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tv   The Beat With Ari Melber  MSNBC  April 15, 2019 3:00pm-4:00pm PDT

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♪ good evening, and if you've been watching our special coverage, i want to tell you at start of our broadcast of "the beat" tonight, we will continue to follow this heartbreaking story of the fire in notre dame cathedral in paris, and we'll bring you updates as warranted. turning now tonight to washington, trump attorney general bill barr has for the first time named a day he will release his redacted mueller report. that day is thursday, and we're told that in an announcement today. it comes after barr testified he was on pace to release the mueller report this week. and today the justice department says they have this planned.
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it is plan so they could move again. but the timing is notable because barr is picking when to release his redacted version of this obviously very anticipated report. now it could be a monday to start the week. it could be a friday or the weekend, like some of his memorable letters. it could be good friday. that hits this week. and i'm here to tell you tonight, barr is pretty close because he's told the world for the first time today that of all the days that could begin if multi-day process of reading and reacting to this redacted report, the attorney general has picked the eve of good friday and passover, which could be a sign that barr wants to use this process to try to play down the report heading into a friday holiday weekend rather than play it up. and that's interesting because it matches these new reports that trump's team is concerned about what's in this report, with plans to uncork a potentially aggressive response, including a rebuttal from rudy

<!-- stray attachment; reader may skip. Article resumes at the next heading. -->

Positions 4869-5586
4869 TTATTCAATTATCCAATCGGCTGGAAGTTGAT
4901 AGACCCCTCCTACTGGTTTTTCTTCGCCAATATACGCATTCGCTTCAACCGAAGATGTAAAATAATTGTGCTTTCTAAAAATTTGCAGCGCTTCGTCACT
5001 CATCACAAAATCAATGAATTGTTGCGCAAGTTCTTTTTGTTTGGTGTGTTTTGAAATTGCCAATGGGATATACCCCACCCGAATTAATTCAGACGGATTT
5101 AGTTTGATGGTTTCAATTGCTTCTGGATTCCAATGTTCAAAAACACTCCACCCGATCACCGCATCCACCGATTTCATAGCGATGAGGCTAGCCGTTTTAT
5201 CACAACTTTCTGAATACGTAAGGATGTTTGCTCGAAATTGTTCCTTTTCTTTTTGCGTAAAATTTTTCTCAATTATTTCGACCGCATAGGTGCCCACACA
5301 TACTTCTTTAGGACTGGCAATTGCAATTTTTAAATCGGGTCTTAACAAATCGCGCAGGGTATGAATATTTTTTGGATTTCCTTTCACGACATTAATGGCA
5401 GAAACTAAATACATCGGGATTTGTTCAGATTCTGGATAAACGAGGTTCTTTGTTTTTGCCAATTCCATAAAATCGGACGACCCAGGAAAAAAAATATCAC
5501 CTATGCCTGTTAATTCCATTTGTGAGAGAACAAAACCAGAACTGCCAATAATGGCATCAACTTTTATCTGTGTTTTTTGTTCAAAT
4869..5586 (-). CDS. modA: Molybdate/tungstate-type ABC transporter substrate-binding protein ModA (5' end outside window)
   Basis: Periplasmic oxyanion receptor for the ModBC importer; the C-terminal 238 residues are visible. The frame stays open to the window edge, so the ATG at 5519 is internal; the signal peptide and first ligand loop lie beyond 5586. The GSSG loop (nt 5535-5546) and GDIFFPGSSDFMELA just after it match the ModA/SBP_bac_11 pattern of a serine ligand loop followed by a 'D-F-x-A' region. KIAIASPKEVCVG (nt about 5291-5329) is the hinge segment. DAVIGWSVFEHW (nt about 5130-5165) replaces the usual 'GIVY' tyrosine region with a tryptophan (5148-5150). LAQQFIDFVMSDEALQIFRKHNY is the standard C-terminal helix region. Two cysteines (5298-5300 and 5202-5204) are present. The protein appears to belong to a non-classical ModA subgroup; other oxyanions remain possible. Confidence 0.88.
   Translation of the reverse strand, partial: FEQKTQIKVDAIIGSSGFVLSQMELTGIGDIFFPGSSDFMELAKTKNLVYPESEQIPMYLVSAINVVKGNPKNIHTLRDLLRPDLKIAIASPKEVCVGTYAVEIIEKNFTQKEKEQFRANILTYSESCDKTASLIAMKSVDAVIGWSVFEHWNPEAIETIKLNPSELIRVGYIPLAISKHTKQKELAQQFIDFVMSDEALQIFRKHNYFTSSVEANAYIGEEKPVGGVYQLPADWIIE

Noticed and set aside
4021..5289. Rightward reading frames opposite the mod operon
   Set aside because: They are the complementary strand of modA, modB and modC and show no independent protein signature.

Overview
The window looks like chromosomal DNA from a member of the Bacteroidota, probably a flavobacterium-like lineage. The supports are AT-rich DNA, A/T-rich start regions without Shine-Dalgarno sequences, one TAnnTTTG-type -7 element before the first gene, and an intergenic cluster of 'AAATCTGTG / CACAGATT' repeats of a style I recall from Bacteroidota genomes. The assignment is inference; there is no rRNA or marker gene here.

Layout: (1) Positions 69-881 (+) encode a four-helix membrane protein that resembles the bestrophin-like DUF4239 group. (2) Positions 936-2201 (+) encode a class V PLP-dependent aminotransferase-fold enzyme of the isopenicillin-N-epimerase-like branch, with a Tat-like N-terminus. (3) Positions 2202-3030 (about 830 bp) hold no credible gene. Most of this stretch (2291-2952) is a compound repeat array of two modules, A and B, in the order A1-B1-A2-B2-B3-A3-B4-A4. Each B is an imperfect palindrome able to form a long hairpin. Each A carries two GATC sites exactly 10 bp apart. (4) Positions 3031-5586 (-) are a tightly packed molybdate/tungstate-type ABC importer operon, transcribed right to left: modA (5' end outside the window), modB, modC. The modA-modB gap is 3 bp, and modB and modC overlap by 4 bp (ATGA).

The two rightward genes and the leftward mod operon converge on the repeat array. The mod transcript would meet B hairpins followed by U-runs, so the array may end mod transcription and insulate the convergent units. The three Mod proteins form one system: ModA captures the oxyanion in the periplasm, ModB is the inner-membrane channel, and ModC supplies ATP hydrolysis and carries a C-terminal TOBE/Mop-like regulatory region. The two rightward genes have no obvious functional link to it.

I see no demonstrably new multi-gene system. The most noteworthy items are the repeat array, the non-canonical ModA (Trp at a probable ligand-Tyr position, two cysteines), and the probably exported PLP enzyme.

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giuliani in a so-called counterreport, and they're already leaking they have 250 pages of counterreport but it could be whittled down to 50 by thursday with rebuttal to arguing against any potential obstruction of justice. the larger signs are becoming clear. donald trump's allies are fixated on getting ahead of this actual mueller report from barr's letter that went beyond the findings in the mueller report to trump claiming a report that he hasn't read yet, it completely exonerates him. this tack is obviously suspicious, because if the report really exonerated donald trump fully, he wouldn't need a count counterreport from their perspective and wouldn't need a strategy or excerpts or a holiday news dump that might plal down the report. if the report were a slam-dunk, you would expect they'd want the thing out there for days of coverage and time for victory laps and coverage on television, especially with this administration. now there is nothing new about trump and giuliani contradicting themselves while attacking the